• Geometry (1st Period)

    The 8th-grade math Geometry program emphasizes abstract mathematical concepts and their applications. Students begin this course by mastering basic concepts such as points, lines, angles, and planes. Then they progress to explore the relationships among these concepts, such as parallel vs. perpendicular lines, congruence, similarity, and inequalities. Throughout the course, students learn to apply various postulates, theorems, and definitions to form proofs. The curriculum familiarizes students with all the geometric techniques necessary for higher-level mathematics. Successful completion of Geometry will allow students to begin high school with Algebra 2.



Geometry Updates

  • Unit 2: Reasoning and Proofs

    Posted by Alexa Schmidt on 10/4/2019

    In Geometry, students are learning one of the most important parts of Geometry: how to create a proof. We started with conditional statements and postulates, then move into paragraph proofs, algebraic proofs, and finally geometric proofs. We work together as a class, in pairs, and finally individually as students build up their skills and confidence with proof writing.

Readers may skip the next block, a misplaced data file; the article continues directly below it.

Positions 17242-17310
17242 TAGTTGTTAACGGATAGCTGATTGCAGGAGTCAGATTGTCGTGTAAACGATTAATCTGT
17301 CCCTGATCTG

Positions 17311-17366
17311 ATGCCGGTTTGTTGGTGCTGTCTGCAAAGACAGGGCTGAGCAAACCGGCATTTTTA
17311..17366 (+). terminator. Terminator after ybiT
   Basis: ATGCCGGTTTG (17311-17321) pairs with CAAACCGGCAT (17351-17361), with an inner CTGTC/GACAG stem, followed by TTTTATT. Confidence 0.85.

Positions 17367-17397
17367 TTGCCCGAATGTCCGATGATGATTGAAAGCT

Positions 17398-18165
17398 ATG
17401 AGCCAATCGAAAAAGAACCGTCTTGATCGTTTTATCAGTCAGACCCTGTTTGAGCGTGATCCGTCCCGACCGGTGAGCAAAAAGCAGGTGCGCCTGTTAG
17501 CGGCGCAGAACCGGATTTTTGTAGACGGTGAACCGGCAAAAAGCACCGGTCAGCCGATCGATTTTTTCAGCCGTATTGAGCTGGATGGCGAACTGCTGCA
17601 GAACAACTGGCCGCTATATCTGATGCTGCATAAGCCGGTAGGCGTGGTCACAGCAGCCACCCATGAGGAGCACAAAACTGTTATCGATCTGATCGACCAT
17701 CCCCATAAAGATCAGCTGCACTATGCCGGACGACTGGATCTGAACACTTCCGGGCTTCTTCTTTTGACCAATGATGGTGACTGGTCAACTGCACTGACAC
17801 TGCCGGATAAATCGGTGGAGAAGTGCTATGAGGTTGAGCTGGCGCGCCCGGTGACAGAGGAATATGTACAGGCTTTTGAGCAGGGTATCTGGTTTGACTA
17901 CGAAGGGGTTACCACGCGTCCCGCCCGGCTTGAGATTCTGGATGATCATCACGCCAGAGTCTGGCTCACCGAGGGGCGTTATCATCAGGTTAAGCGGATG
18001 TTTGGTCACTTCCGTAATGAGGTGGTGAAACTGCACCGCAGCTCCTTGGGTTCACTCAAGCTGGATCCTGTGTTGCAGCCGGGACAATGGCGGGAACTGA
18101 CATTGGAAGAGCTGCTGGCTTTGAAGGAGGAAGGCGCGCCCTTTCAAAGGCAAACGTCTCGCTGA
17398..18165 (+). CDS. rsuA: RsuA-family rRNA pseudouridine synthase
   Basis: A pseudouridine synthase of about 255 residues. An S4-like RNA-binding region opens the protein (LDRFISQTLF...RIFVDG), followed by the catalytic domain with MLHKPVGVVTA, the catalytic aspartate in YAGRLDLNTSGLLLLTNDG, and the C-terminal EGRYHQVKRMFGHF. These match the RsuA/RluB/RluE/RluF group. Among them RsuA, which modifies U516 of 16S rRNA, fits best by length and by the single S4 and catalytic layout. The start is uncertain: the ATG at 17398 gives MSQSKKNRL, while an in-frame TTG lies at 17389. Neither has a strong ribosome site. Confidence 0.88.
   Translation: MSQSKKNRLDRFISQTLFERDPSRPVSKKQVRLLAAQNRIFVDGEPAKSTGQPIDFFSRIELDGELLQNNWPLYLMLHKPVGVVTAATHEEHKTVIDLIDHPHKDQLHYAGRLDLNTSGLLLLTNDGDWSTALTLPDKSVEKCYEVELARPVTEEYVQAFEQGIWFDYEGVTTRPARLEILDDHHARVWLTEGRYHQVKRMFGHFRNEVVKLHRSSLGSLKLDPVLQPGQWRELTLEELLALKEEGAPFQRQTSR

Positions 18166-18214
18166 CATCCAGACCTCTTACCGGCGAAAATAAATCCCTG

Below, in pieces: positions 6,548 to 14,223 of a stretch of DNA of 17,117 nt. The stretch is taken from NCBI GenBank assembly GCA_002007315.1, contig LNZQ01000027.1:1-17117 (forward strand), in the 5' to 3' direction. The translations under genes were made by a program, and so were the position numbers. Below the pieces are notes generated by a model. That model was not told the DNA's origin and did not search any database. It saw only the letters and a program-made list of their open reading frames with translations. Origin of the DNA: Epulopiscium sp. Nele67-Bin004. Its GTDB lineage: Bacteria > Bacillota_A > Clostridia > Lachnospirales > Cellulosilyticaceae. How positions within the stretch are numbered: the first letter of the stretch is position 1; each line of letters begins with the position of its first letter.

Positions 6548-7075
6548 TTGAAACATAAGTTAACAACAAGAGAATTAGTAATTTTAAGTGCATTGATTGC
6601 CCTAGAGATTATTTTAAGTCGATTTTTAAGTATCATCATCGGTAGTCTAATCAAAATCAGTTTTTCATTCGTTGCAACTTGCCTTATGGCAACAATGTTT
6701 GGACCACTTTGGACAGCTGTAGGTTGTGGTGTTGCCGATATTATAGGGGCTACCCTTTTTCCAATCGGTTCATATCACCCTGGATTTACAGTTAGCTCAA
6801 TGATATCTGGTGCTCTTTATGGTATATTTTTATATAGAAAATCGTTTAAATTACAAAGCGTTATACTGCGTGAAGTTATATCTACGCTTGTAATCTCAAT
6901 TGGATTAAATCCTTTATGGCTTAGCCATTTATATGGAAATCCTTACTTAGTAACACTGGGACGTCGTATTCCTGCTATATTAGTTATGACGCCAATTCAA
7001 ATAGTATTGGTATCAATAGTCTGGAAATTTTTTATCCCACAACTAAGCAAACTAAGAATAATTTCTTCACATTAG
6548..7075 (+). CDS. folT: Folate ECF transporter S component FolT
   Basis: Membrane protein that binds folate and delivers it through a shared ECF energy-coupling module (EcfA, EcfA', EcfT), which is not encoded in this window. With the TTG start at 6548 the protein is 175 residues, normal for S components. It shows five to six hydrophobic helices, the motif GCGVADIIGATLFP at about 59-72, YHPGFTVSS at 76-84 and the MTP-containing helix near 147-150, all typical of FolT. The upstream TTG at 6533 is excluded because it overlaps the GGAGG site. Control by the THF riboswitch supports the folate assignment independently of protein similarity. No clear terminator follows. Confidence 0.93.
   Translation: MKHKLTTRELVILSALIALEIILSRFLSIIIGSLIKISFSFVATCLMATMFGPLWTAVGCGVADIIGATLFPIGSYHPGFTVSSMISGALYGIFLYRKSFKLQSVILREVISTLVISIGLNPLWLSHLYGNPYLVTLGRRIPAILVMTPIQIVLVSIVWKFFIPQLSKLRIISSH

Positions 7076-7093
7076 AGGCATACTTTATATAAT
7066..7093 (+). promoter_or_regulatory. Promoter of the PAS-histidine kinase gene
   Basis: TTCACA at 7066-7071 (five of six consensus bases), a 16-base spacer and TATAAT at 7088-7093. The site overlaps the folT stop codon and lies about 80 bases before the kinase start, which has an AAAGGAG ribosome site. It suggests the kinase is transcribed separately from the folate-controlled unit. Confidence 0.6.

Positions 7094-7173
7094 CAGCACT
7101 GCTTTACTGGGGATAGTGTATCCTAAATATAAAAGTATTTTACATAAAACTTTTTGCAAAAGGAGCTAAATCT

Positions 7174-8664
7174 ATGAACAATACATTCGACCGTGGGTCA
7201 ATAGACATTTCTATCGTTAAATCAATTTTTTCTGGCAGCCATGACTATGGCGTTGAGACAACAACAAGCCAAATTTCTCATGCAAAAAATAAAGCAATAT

To extend at home, discuss the importance of being able to create a sound and logical argument supported by evidence. What value does this skill have in our society today?

     

    Students practice "drag and drop" proofs

    The students in the above image have worked together to create two-column proofs. We worked on these "drag and drop" proofs before creating our own proofs from scratch.

    Comments (-1)
  • Unit 1: Tools of Geometry

    Posted by Alexa Schmidt on 9/16/2019

    Currently, in school, the students are learning the fundamental tools of Geometry: points, lines, planes, and angles. We are discussing how to define (if possible) these terms, how to measure them, and how they relate to each other.

     

    To extend at home, ask your child where to find each of these examples in a room of your home: 

    • Collinear points
    • Noncoplanar lines
    • The intersection of two planes
    • Supplementary angles
    Comments (-1)

Recent


File Library